In the   function, we check if the provided code is valid. If that’s the case, we enable the Two-Factor Authentication by setting the  flag to true.

In this part of the series, we’ve made some minor change to the User model. You can look it up in the repository.

Logging in using our Node.js Two-Factor Authentication

The last part is logging in and authenticating using the Node.js Two-Factor Authentication. To implement it, we use the   function again. To make it more clear, let’s review the whole flow of authentication:

  1. The user attempts to log in using his email and a valid password, and we give him a JWT token.
    • If he doesn’t have the 2FA turned on, this gives him full access.
    • If he does have the 2FA turned on, we provide him with access just to the   endpoint.
  2.  The user sends a valid code to the   endpoint and is given a new JWT token with full access

That being said, let’s create a new route that allows the user to authenticate using a JWT token.


In the code above, we validate the upcoming  . If it is valid, we create and send back a new token. We respond with the user details, excluding the password and the Two-Factor Authentication code. To do this, we modify the   function:


Now the JWT token also carries the information about the Two-Factor Authentication. The only thing left to do is to alter the authMiddleware.

The authMiddleware

We need the authMiddleware to check the  flag and throw an error if it is set to false when the user has 2FA turned on. Also, since there is one endpoint that should work even with the 2FA turned off, we need an option to omit it.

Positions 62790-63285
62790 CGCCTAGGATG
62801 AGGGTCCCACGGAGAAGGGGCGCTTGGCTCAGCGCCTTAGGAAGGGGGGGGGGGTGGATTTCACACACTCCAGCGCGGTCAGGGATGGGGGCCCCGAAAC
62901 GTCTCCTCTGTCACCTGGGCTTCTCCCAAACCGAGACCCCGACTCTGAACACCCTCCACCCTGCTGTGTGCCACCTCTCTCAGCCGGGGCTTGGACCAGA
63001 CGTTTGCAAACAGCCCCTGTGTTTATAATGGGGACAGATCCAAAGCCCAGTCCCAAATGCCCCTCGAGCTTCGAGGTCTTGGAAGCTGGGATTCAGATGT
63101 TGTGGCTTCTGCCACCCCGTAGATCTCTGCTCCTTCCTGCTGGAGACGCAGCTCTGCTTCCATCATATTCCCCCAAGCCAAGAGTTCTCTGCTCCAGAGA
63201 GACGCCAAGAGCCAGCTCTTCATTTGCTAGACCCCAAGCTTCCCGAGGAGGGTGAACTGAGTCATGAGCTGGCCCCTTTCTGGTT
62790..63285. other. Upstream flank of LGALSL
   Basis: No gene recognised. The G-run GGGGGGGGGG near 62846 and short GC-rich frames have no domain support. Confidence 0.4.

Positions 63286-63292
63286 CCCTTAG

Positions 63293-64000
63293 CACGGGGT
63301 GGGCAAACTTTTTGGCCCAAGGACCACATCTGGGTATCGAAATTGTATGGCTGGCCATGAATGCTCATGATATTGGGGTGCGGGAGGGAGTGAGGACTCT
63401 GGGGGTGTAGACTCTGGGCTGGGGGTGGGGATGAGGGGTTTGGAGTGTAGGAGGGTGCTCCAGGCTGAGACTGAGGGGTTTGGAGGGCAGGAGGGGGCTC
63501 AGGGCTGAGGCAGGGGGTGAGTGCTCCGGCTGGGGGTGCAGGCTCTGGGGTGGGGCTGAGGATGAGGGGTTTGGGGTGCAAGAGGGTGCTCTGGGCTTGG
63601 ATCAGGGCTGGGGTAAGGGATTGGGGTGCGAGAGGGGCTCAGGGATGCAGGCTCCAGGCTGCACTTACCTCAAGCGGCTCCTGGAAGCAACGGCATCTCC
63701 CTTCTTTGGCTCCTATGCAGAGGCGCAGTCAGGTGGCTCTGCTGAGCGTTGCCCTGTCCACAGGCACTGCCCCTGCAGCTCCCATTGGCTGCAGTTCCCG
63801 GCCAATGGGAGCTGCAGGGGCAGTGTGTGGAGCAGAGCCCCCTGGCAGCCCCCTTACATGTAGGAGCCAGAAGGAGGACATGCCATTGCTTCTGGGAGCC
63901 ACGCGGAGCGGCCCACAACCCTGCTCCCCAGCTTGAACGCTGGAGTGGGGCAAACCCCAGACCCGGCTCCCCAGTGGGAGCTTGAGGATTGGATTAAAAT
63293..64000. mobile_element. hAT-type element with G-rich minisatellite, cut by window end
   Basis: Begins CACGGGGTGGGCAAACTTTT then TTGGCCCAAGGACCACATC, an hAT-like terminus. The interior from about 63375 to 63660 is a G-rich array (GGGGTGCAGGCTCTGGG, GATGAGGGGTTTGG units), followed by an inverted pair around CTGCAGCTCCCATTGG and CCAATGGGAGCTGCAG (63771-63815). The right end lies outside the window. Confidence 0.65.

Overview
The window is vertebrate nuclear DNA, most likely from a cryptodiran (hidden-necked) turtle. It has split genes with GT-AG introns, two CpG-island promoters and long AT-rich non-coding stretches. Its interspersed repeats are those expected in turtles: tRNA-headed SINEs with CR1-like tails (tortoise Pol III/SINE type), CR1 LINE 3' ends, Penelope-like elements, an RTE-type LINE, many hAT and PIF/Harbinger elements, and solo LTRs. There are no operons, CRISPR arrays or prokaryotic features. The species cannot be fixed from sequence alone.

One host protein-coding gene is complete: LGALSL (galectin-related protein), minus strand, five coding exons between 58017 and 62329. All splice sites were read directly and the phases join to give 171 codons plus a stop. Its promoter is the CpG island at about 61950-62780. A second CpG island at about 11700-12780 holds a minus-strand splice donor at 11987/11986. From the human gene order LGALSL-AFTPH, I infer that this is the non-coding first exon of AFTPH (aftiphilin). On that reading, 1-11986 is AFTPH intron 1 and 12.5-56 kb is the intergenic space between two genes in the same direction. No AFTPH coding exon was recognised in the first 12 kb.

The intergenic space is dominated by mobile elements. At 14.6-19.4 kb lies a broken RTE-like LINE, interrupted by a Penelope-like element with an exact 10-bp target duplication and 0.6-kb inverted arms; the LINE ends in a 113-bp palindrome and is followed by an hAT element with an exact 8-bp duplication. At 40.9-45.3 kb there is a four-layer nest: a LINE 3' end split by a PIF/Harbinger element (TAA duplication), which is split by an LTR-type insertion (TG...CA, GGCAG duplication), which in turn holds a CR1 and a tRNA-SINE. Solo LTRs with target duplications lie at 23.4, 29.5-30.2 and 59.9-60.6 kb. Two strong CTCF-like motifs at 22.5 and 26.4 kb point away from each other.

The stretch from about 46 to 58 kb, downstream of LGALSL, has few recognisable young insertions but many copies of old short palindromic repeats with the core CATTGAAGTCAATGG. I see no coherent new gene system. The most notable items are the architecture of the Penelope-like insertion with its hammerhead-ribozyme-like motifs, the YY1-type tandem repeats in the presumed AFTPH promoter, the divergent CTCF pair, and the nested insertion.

For a step-by-step explanation of authentication with the email and the password, check out Registering users and authenticating with JWT

In the code above, we demand the   to be true, if the user has the Two-Factor Authentication enabled and the  flag isn’t set to false.

Now we can use the authMiddleware with the  flag for the   endpoint.


Modify the basic logging in logic

So far, the   acts the same way regardless of the 2FA being turned on or not. Let’s modify it by responding just with the   flag if it is turned on. Thanks to that, we don’t give the details of a user just yet. We also avoid sending the  .


By doing all of the above, we set up a basic flow for the Node.js Two-Factor Authentication. We implement a way to generate a secret key and a QR image, turn on the Two-Factor Authentication, and validate upcoming requests. It might use some tweaks, like additional error handling, and a way for the users to deal with a lost device. This article covers just one way to implement Node.js 2FA. Feel free to change the flow and implement additional features, if needed.

Series Navigation<< TypeScript Express tutorial #10. Testing Express applicationsTypeScript Express tutorial #12. Creating a CI/CD pipeline with Travis and Heroku >>
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5 years ago

Really good job Man!

I’d consider increasing width of scrollbar because it’s not useful 🙂

5 years ago

And one more thing!

More like a suggestion for future 🙂

That would be great if You could show to dockerize this kind of app, altogether with postgres and mongo 🙂

5 years ago
Reply to  Pablito

Already noticed that it’s done 😀

4 years ago

Sr you can write tutorial about GraphQl ? thanks

Nguyen Huu Duc
3 years ago

Thanks you so much Bro, There are all great blogs! <3

2 years ago

Thanks you